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UW Oshkosh promotes local aviation

Posted by on February 29, 2012 at 10:08 AM | 1 Comments

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The aviation and aerospace industry in Wisconsin is quickly taking off as one of the state's strongest industries and is happening in UW Oshkosh's own backyard.

"There have been a couple of studies that have been done recently that show that aircraft manufacturing and aircraft maintenance and the support services around that, are an emerging cluster," co-founder/director of AeroInnovate Meridith Jaeger said. "They are important to (Wisconsin's) economy and the growth of our economy, and those are areas we should target our resources."

As a trademark and service of UW Oshkosh, AeroInnovate is a UW Oshkosh initiative that was developed in 2008 with the idea of pushing the aviation industry to new heights, according to Jaeger.

"We help connect entrepreneurs in aviation," co-founder/director of AeroInnovate Kurt Waldhuetter said. "We educate them, we try to alight and connect them with investors and industry leaders to help commercialize their technologies. We give them venues to showcase and tell others what they are doing."

Wisconsin aviation and aerospace exports, which Jaeger said totaled $246 million in 2010, are growing partly due to the shift of airplanes' use from professional to personal.

"A lot of what aviation is turning into is somewhat like an action sport now," Waldhuetter said. "People are buying aircraft to have a lot of fun in, not as a vehicle they need to fly around for business. What we think we help do is bring new technologies into the aviation marketplace that otherwise might not be in the aviation marketplace."

To make connections, AeroInnovate has used the inflow of investors and businesses from Oshkosh's annual Experimental Aircraft Association air show, which Waldhuetter said brought in more than 550,000 attendees last summer.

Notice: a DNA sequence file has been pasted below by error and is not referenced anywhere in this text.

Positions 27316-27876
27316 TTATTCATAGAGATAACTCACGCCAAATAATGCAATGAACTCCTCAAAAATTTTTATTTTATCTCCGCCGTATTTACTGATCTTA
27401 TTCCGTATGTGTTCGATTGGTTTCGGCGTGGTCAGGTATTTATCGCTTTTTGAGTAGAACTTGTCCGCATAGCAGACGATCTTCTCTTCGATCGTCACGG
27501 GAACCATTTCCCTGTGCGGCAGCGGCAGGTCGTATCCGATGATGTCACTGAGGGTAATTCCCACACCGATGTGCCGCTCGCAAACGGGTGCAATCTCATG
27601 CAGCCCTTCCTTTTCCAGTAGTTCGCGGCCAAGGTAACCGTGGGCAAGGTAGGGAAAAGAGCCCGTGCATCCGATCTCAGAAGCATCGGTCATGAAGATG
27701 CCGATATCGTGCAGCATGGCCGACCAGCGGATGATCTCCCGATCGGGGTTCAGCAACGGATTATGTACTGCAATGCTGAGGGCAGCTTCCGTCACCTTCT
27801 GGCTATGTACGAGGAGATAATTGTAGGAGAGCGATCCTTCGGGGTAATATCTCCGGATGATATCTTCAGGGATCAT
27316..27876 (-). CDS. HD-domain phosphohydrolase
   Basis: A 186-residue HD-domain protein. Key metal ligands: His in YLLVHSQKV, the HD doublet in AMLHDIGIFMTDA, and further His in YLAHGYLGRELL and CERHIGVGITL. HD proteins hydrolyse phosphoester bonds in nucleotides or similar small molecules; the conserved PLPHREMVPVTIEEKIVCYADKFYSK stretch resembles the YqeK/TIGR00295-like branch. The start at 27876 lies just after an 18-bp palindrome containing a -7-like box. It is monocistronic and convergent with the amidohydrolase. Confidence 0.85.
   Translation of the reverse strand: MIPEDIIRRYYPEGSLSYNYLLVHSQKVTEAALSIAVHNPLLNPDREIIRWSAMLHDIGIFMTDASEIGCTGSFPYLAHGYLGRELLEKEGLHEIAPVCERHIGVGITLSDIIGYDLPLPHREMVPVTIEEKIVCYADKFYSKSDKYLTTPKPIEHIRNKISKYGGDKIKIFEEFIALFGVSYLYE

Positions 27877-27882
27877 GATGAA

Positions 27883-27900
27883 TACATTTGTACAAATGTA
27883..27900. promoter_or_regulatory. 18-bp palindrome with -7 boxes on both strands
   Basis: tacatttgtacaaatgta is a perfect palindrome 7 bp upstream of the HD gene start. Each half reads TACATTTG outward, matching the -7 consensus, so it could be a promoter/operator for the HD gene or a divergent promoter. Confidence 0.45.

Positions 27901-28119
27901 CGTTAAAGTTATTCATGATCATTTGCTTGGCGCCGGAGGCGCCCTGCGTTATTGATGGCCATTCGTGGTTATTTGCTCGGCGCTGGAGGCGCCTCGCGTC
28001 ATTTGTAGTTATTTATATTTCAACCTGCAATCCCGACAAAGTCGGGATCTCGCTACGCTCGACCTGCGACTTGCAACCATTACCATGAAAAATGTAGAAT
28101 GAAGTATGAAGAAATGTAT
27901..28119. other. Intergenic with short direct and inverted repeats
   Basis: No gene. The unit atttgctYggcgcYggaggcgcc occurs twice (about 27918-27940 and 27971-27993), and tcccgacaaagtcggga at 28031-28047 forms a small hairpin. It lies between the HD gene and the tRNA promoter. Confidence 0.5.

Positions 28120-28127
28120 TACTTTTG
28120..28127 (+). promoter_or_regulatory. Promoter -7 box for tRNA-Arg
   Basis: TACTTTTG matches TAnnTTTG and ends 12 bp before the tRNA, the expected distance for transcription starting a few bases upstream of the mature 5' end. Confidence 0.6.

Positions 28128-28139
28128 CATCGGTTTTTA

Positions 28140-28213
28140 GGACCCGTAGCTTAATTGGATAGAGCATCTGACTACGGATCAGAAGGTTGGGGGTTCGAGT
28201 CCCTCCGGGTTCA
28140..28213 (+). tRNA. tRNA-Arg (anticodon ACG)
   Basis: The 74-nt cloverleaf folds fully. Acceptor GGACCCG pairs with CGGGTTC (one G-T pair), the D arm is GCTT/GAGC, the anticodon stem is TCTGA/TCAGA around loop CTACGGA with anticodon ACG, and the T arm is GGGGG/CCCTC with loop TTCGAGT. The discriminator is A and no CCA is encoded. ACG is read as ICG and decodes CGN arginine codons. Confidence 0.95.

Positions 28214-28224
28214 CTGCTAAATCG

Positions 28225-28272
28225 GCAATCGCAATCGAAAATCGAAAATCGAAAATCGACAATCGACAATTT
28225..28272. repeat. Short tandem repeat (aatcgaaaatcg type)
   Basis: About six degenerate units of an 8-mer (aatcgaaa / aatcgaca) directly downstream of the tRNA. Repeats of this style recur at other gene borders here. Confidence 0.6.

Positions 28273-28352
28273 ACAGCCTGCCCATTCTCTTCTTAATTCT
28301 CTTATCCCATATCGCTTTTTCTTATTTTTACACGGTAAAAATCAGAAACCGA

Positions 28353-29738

"EAA is certainly one of the primary sales and marketing channels for any startup aviation-related company," he said. "It's where they come and do the sales of their aircraft or they sell new products or components."

Brian Morgan, co-founder and CEO of Morgan Aircraft LLC, located in Oostburg, Wis., said he understands how business-investor connections can help the growth of a startup.

"What they've done is just a fantastic job of facilitating networking events and a presence at the EAA has been huge," Morgan said. "They've done that and how they help us out, specifically more in aircraft, is simply inviting us to be involved in all of those."

During AeroInnovate's 2011 EAA Pitch and Mingle event, Wisconsin Economic Development Corp. CEO Paul Jadin announced the state's multi-million dollar investment in Morgan Aircraft.

"That's huge for us, there is no mistaking that," Morgan said. "It is a very aggressive and excellent support package for us, and it has definitely helped investors take us more seriously."

The package, which Morgan said could be worth up to $30 million in 10 years, includes up to $15 million for employee training, payroll tax breaks and a 50-cent-to-the-dollar match of all private investments.

"The cash amount is pretty significant," Morgan said. "It's matching dollars up to $6 million. So if we bring in $12 million of private equity, they would match that for us with six. We've already engaged that and seen some of that."

Morgan Aircraft, which is engineering a VTOL jet aircraft with vertical takeoff and landing technologies, is an example of many companies that could turn design into product and lift Wisconsin's economy, according to Jaeger.

"[Entrepreneurs] will continue to grow their company, and once they have an opportunity to create a manufacturing facility and to start selling whatever they're selling, they are going to need workers, and that's going to create jobs," she said. "There are a lot of companies in the industry – those startups – that have potential for high growth and high numbers of jobs."

Jaeger said airplane manufacturer Kestrel Aircraft Corp. recently announced a move to Superior, Wis. that could create 600 jobs in the next five years. It is moves such as this that Waldhuetter says AeroInnovate wants to see more of.

"We are hoping that we can be a catalyst to create a strong aviation ecosystem in Northeast Wisconsin with startups, and being able to procure more services from large corporations as well, through our manufacturing supply chain," he said. "We would love Northeast Wisconsin to be a leader and be able to start and grow aerospace companies."

Although the Wisconsin climate might not be ideal for flying weather year-round, Waldhuetter said Wisconsin's aviation industry is strong enough to support the growth.

"What we do not have is 305 days of sunny weather to fly in," he said. "Other states do have that, but we have to leverage the strength that we have and assets that we have."

The lack of sunny weather has not clouded out talks of a Sheboygan, Wis. space port in the distant future. In the near future, Morgan said he is certain that Wisconsin's aviation and aerospace industry will continue to grow from where it all started. 

"[Work ethic] is a pretty big feature for the Midwest in general, but especially here," he said. "There's something to be said of the heritage of good old fashion hard work on the farms growing, and how that's affected the generations after that."